Wine tasting in Lake CountyPosted: July 12, 2008 | Author: marga | Filed under: Wine Tasting | Leave a comment »
Sometimes it seems like grapes for wine are grown in every region in California. Recently, I have discovered the wines of the Gold Country and Paso Robles, and early this week, I discovered those of the Lake County (or to be more precise, those on the eastern side of Clearlake). While I was surprised at how good the little-known Gold Country wines were, and disappointed at how mediocre the much-better-known Paso Robles wines were – I was unprepared for how much I’d dislike many of the wines from Lake County. No wonder I haven’t come across them in other venues. In all, I went to five wineries in the region, the wines of the larger one were generally good, but the other ones left much to be desired. All the wineries we went had a $5 tasting fee – which only in the case of Ceago was justifiable.
We visited our first winery in the Lake County, the same day we went wine tasting in the Alexander Valley. Ceago, located at the lake and accessible via road and boat, is one of the most beautiful wineries I have visited. Indeed, it seems out of place in an area that in general does not look particularly refined.
The winery is located in a large Mediterranean/Mission style villa, with patios (some shaded) and picnic tables, and a great view of the lake. It has lavender gardens (the place smells wonderful) and soft Latin music playing throughout the complex. In addition to tasting wine, you can order it by the glass and enjoy yourself on the patios. However, it was way too hot to do so when we visited.
The winery is not very big, it only produces about 8,000 cases a year, using a process called biodynamics. It’s a little too complicated to explain (though the server did so), but you can learn about it in their website. The tasting room is dark and cool, and quite nice. There is a tasting fee of $5 for 5 wines, the fee is waived with purchase.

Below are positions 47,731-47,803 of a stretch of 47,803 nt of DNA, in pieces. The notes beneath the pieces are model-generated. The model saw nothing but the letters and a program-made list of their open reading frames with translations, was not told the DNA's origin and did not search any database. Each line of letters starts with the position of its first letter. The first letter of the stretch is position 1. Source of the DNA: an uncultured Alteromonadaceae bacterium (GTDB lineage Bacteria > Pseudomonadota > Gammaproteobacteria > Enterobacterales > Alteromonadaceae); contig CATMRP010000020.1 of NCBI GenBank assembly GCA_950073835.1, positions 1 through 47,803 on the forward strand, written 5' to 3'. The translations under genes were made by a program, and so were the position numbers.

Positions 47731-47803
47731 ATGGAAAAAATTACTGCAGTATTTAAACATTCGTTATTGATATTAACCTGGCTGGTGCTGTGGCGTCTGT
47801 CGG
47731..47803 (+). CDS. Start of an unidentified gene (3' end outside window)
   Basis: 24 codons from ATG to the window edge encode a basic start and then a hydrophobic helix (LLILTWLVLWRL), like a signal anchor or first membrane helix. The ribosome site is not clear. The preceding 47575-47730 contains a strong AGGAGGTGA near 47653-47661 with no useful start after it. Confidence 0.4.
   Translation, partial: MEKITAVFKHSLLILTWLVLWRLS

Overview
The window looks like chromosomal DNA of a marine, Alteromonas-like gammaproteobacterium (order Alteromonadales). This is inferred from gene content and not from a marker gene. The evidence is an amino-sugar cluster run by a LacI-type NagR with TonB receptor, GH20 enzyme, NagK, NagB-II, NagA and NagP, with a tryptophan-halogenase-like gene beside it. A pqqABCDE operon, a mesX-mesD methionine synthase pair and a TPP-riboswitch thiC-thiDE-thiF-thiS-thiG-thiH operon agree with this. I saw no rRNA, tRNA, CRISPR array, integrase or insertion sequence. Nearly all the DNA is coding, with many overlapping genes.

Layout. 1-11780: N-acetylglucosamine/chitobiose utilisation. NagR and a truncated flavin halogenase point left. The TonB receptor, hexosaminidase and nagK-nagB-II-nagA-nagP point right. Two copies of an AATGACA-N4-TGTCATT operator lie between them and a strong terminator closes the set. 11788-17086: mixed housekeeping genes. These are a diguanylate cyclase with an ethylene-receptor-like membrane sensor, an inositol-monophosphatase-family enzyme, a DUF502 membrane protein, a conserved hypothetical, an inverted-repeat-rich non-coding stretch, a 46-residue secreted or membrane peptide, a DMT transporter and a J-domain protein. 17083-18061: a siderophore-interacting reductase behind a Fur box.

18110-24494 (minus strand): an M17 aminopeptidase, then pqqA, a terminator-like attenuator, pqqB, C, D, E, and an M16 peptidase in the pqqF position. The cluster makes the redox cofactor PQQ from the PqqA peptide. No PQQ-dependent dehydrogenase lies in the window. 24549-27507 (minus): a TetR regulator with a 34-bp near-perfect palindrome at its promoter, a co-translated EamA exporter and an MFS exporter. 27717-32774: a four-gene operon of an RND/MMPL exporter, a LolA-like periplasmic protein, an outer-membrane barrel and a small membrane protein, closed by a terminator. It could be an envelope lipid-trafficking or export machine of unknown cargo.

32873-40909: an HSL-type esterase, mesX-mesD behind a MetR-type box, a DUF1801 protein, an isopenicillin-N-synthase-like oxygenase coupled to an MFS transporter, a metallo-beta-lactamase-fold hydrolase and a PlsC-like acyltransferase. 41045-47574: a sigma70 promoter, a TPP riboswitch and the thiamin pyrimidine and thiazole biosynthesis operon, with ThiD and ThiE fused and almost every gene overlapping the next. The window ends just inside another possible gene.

I started with the 2005 Cabernet del Lato ($32) which was strong and hearty, with light tannins and medium acidity. It was a bit flat, though quite good. Not oaky in the least, however. The 2003 Sauvignon Clone 337 ($38) was a bit bolder and had more acidity, but was still smooth. Mike liked it. The 2005 Cabernet del Lago ($35) was light and chocolaty. I liked the 2007 Muscat Canelli del Lago ($24). It was very light in color and body, sweet but not overwhelmingly so. Finally, the 2007 Late Harvest Semillon ($18 for a 1/2 bottle) was heavier and more well-rounded, both flowery and honey-like, though it had some bitter undertones.
In all, I liked the wines, loved the winery and would recommend you visit it.
The next day we went to Shannon Ridge winery, located in the “town” of Clearlake Oaks, where we’d stayed. The tasting room is rather modest, and features a few picnic tables in the back, but it wouldn’t be my choice for a picnic. The server was very nice, on the other hand, and the wines weren’t too bad. There is a $5 tasting fee and I only tasted the white wines – it was hot.
The 2007 Sauvignon Blanc ($16) was a nice, it had flavors of melon and tropical fruit and some acidity. It was easy to drink. The 2007 Chardonnay ($24) was very oaky but it lacked in flavor. The 2007 Viognier ($18) was very, very light, though it had a somewhat fruity finish. Finally, the 2006 Viognier ($18) was peachy, with a sweet beginning that quickly faded away.
In all, my conclusion was that the wines lacked body.